Bob Brewer, Anchor’s resident expert on beer & brewing, takes a behind-the-scenes look at the craft brewing process and the terminology used in the Anchor brewhouse.
A coolship was originally a very large, shallow vat that was used to facilitate the cooling of hot wort in the days before mechanical refrigeration. A coolship has a shallow depth, usually 18 to 24 inches, is open to the air, and has a large surface area to radiate off the heat. Commonly used in the 19th century, coolships are rarely seen in breweries today.
Anchor, as did many of the pioneering craft breweries of the American West, employed a variation of the coolship as a self-cooling lager fermenter. This is called “open fermentation,” and we are still using this process today to make our signature Anchor Steam Beer. However, since we now have the modern luxury of refrigeration and the wort is cooled before being pumped in, we no longer refer to our open fermenters as “coolships.”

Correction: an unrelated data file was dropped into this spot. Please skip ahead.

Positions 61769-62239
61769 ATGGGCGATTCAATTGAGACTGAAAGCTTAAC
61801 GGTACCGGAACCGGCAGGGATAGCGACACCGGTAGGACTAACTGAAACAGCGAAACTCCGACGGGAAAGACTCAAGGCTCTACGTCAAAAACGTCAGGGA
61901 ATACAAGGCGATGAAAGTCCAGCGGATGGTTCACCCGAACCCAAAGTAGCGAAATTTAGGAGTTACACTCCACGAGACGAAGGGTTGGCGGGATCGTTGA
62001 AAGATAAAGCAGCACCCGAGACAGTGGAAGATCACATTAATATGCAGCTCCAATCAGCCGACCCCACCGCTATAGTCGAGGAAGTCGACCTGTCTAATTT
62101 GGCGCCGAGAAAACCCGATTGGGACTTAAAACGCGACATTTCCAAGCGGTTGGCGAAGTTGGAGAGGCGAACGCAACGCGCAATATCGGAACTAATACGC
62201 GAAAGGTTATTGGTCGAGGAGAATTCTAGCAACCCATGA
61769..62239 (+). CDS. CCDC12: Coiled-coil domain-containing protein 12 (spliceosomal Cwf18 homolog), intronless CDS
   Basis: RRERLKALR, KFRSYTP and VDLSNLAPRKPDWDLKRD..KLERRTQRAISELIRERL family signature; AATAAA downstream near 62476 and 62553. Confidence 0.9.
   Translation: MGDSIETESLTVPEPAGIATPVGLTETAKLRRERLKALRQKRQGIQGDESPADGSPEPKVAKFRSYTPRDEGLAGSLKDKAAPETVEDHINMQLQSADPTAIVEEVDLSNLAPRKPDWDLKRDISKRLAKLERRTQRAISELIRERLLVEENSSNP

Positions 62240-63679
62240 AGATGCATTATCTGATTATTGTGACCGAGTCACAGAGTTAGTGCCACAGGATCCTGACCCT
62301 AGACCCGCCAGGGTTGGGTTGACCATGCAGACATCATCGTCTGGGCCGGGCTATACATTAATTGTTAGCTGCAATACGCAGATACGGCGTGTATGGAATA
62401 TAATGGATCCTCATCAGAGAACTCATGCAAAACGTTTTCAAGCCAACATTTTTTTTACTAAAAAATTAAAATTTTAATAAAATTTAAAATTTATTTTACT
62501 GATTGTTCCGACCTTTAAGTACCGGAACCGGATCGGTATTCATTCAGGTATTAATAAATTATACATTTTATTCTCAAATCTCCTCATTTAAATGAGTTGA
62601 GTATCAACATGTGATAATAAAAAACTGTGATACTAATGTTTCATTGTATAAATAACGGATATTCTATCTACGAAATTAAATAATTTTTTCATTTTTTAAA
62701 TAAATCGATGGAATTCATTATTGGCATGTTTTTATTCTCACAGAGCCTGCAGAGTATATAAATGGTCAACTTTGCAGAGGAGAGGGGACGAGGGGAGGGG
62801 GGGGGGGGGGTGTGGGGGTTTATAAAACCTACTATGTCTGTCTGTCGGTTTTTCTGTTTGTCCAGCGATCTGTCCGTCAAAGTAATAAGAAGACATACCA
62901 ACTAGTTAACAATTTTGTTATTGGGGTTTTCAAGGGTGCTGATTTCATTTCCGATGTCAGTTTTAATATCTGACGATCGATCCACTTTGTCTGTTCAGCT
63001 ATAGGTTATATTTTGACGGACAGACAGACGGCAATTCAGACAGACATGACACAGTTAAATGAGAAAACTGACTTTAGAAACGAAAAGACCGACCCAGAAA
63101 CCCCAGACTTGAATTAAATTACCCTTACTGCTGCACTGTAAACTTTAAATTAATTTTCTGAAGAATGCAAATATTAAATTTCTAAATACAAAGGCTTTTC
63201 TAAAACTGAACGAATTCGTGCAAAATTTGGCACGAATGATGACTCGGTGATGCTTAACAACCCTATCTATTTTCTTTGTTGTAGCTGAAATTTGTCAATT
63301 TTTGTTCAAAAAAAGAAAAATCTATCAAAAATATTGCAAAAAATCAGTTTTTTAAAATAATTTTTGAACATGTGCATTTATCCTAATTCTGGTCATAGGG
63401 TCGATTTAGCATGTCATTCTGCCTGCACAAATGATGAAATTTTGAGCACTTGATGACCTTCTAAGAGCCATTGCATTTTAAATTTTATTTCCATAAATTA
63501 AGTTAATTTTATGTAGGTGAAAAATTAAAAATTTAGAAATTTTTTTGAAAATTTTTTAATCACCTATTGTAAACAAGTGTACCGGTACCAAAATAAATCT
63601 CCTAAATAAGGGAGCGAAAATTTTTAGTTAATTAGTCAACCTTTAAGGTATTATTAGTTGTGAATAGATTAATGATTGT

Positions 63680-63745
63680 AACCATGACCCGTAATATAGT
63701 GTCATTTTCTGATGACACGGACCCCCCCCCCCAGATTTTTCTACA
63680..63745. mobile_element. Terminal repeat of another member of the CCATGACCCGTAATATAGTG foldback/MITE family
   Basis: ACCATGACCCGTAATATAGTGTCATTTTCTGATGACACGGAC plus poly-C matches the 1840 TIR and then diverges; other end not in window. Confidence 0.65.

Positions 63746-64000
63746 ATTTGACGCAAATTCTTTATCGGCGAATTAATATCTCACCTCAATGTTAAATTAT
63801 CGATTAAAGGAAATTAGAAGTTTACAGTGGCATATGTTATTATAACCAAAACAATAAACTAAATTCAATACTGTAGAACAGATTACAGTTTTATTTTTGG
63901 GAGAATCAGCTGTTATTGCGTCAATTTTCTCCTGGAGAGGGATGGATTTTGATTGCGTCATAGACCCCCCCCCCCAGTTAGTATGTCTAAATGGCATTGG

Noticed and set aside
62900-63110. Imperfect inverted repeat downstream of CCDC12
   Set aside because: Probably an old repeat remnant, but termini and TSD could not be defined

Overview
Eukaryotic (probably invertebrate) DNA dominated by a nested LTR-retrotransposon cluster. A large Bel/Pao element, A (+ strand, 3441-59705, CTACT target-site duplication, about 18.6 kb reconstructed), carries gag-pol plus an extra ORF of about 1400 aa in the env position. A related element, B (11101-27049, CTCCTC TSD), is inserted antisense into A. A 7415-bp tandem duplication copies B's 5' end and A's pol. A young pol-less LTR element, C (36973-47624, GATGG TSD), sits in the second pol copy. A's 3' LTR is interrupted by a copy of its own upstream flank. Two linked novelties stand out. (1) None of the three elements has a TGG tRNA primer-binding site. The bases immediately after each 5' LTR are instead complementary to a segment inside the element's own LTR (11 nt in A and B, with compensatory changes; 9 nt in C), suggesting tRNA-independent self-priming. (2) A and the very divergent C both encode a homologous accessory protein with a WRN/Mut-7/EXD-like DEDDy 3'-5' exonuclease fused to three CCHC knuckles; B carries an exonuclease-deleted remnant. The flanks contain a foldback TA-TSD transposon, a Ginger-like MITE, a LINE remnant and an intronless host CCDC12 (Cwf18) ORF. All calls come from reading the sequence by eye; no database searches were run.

Open fermenters are still in use in a few breweries other than Anchor, most notably in Belgium, and have several configurations. While their function is to ferment and not to cool, the term “coolship” is still widely used to describe any sort of open fermenter.